Primate Archaeology Group, University of Oxford
Dr Michael Haslam (Principal Investigator and Group Leader)
Dr Haslam is an ERC Senior Research Fellow in the Research Laboratory for Archaeology and the History of Art (RLAHA) at the University of Oxford. His research uses archaeological methods to reconstruct the evolutionary history of both human and primate tool-use. His background includes residue and use-wear analysis of stone tools made by various hominin species, as well as investigation of the initial dispersal of modern humans into South Asia.
Email: michael.haslam [at] rlaha.ox.ac.uk
Dr Lydia Luncz
Dr Luncz is a Postdoctoral Researcher on the Primate Archaeology Project. She has extensive experience working with tool-using chimpanzees in the Tai Forest, Ivory Coast, where her research has demonstrated cultural differences between groups. Lydia’s current role includes co-ordinating the Primate Archaeology Project’s studies across multiple chimpanzee field sites and sub-species.
Email: lydia.luncz [at] rlaha.ox.ac.uk
Hannah holds a DPhil Studentship in Primate Archaeology at the University of Oxford, funded by the European Research Council 2013-2016. Her research interests include the social role of tools in human and primate societies, and the development of comparative methods for studying behaviour across species.
Email: hannah.mosley [at] linacre.ox.ac.uk
Dr Michael Gumert
Dr Gumert is a Postdoctoral Researcher on the Primate Archaeology Project. He is an expert on the use of stone tools by wild long-tailed macaques in Thailand and Myanmar. Michael’s role includes co-ordinating the Primate Archaeology Project’s studies into macaque tool-using behaviour. For more information, see: http://www.arch.ox.ac.uk/MG1.html
Email: michael.gumert [at] rlaha.ox.ac.uk
Dr Tomos Proffitt
Dr Proffitt is a Postdoctoral Researcher on the Primate Archaeology Project. His background is in the technological analysis of hominin stone tools from Olduvai Gorge. Tomos co-ordinates the Primate Archaeology Project’s research comparing the technology of modern primates with that of early hominins in East Africa. For more information, see: http://www.arch.ox.ac.uk/TP1.html
Email: tomos.proffitt [at] rlaha.ox.ac.uk
Primate Archaeology Group Alumni
Dr Tiago Falótico
Dr Falótico was a Postdoctoral Researcher on the Primate Archaeology Project from January-December 2015. He studies the tool-using capuchins in the UNESCO World Heritage site of Serra da Capivara National Park, in Brazil. His research looks at differences in tool use behaviour between capuchin groups, and between male and female monkeys, as well as the ontogeny of stick tool use. Tiago is currently a postdoctoral researcher at the University of Sao Paulo.
Email: tfalotico [at] gmail.com
Dr Alejandra Pascual-Garrido
Dr Pascual-Garrido was a Postdoctoral Researcher on the Primate Archaeology Project from October 2012 – December 2013. As part of the Primate Archaeology project she conducted fieldwork with chimpanzees in Tanzania, macaques in Thailand and capuchin monkeys in Brazil. Her research background is in the study of plant tool use among wild Nigerian-Cameroon chimpanzees. She is currently a Leverhulme Early Career Research Fellow at RLAHA, University of Oxford: see www.arch.ox.ac.uk/APG.html.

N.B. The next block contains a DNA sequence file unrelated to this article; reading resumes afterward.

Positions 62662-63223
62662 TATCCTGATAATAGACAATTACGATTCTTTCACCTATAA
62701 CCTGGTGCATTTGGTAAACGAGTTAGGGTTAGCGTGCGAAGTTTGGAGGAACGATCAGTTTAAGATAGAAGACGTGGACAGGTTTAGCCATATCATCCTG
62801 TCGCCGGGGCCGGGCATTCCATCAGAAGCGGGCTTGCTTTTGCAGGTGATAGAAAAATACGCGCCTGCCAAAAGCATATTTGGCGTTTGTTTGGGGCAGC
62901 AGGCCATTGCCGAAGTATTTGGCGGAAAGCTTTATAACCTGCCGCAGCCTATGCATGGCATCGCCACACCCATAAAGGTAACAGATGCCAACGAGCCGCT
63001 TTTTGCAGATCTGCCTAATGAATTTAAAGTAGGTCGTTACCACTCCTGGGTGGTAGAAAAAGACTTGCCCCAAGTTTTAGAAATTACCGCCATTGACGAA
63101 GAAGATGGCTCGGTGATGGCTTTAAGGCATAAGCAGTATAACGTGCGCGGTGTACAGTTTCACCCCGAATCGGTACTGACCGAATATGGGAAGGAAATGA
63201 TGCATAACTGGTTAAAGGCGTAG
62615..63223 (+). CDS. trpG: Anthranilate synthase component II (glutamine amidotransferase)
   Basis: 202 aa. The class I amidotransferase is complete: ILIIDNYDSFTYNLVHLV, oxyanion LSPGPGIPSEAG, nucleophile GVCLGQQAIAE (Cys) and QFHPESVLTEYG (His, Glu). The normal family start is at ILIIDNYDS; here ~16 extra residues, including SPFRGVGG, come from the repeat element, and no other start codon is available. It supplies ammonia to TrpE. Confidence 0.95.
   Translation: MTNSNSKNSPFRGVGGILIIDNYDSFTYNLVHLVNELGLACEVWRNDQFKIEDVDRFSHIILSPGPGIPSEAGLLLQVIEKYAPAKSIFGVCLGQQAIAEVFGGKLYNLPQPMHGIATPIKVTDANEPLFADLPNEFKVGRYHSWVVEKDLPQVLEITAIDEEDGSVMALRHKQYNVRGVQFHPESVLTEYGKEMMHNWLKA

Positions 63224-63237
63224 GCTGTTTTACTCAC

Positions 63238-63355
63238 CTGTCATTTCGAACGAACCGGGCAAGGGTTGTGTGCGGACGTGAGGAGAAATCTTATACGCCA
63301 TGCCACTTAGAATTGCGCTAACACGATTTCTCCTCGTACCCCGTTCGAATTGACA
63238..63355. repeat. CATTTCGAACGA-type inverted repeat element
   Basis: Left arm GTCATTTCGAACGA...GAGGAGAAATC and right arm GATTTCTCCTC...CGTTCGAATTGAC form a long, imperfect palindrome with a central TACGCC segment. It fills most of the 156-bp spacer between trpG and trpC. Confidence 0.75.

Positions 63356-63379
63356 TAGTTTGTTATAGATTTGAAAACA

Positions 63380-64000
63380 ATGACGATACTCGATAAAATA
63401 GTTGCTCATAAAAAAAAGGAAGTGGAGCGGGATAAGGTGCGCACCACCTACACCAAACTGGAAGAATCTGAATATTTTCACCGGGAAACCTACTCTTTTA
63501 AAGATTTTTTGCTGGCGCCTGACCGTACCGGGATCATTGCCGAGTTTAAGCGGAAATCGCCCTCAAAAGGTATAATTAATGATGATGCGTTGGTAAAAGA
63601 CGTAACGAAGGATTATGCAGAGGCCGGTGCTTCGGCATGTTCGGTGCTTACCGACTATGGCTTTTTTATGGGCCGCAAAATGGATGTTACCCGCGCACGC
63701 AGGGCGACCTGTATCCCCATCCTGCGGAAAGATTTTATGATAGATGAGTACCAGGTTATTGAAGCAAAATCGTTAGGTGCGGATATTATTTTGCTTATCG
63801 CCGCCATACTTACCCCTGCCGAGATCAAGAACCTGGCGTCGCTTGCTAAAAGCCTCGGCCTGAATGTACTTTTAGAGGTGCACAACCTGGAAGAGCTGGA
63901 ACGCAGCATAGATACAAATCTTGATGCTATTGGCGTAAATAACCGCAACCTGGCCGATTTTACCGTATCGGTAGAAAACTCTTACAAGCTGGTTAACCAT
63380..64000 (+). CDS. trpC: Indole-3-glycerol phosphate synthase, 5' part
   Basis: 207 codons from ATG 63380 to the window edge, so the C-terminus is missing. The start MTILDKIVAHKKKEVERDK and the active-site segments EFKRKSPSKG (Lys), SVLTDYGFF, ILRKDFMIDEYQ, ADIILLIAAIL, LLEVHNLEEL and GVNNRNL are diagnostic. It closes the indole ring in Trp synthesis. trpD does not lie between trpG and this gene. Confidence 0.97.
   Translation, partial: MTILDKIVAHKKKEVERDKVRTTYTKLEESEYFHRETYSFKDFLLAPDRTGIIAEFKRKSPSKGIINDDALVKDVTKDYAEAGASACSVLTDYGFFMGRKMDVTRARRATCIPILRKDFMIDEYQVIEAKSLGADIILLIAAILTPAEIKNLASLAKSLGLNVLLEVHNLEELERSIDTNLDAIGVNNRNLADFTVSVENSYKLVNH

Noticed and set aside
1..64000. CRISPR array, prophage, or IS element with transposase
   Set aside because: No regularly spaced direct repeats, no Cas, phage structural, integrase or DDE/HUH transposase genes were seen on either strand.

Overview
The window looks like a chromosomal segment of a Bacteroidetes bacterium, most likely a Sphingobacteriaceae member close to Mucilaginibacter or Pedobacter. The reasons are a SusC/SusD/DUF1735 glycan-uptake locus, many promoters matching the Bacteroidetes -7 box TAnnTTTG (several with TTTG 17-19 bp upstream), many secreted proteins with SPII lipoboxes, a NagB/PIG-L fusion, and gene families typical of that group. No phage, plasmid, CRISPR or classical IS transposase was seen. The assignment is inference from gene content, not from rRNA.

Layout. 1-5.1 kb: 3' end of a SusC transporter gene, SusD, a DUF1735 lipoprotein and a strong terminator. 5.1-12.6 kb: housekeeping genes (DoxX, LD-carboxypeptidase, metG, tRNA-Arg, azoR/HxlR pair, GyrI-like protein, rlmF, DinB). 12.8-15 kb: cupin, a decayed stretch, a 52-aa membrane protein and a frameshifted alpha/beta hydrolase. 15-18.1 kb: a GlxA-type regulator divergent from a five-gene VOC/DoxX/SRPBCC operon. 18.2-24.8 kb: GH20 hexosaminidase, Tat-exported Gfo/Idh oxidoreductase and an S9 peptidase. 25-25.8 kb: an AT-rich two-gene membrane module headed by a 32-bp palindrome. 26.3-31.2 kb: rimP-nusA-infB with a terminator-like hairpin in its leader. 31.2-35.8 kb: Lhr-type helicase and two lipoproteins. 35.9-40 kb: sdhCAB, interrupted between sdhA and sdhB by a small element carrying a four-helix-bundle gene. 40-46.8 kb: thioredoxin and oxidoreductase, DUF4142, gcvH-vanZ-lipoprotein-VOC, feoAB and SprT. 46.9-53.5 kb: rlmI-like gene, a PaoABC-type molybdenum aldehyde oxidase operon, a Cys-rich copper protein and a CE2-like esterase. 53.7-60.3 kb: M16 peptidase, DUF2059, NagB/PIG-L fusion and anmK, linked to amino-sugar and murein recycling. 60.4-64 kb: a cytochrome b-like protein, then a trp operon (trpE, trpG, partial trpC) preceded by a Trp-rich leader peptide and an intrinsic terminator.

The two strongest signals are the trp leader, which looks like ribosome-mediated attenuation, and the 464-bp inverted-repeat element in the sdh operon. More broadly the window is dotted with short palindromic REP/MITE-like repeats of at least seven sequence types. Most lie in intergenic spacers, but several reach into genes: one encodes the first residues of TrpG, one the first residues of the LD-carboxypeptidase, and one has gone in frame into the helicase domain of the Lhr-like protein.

Email: alejandra.pascual-garrido [at] rlaha.ox.ac.uk
Victoria was a Research Assistant on the Primate Archaeology Project from February – April 2014. She is a Gates Cambridge Scholar who completed her MPhil in Human Evolutionary Studies in 2013. Her research interests include evolutionary medicine and the development of human bipedality, as well as energetics. Her participation in the Primate Archaeology project was funded by a 2014 grant from the Oxford University John Fell Fund titled ‘An inter-species comparison of wild monkey pounding stone tool use’.
Email: victoriatobolsky [at] gmail.com
Primate Archaeology Project partners
Dr Dora Biro (Department of Zoology, University of Oxford)
Dr David Braun (Department of Anthropology, George Washington University)
Prof. Dorothy Fragaszy (Department of Psychology, University of Georgia, Athens)
Dr Michael Gumert (Division of Psychology, Nanyang Technological University)
Prof. Jack Harris (Department of Anthropology, Rutgers University)
Dr Adriana Hernandez-Aguilar (Centre for Ecological and Evolutionary Synthesis, University of Oslo)
Dr Patricia Izar (Institute of Psychology, University of Sao Paulo)
Prof. Suchinda Malaivijitnond (Primate Research Unit, Chulalongkorn University)
Prof. Tetsuro Matsuzawa (Primate Research Institute, Kyoto University)
Prof. William McGrew (Division of Biological Anthropology, University of Cambridge)
Dr David Morgan (Anthropology Department, Washington University, Saint Louis)
Dr Michio Nakamura (Wildlife Research Centre, Kyoto University)
Malgosia Nowak-Kemp (Collections Manager, Oxford University Museum)
Prof. Eduardo Ottoni (Institute of Psychology, University of Sao Paulo)
Dr Alex Piel (Department of Anthropology, University of California, San Diego)
Dr Crickette Sanz (Anthropology Department, Washington University, Saint Louis)
Dr Fiona Stewart (Department of Biological Anthropology, University of Cambridge)
Dr Elisabetta Visalberghi (Unit of Cognitive Primatology, ISTC Roma)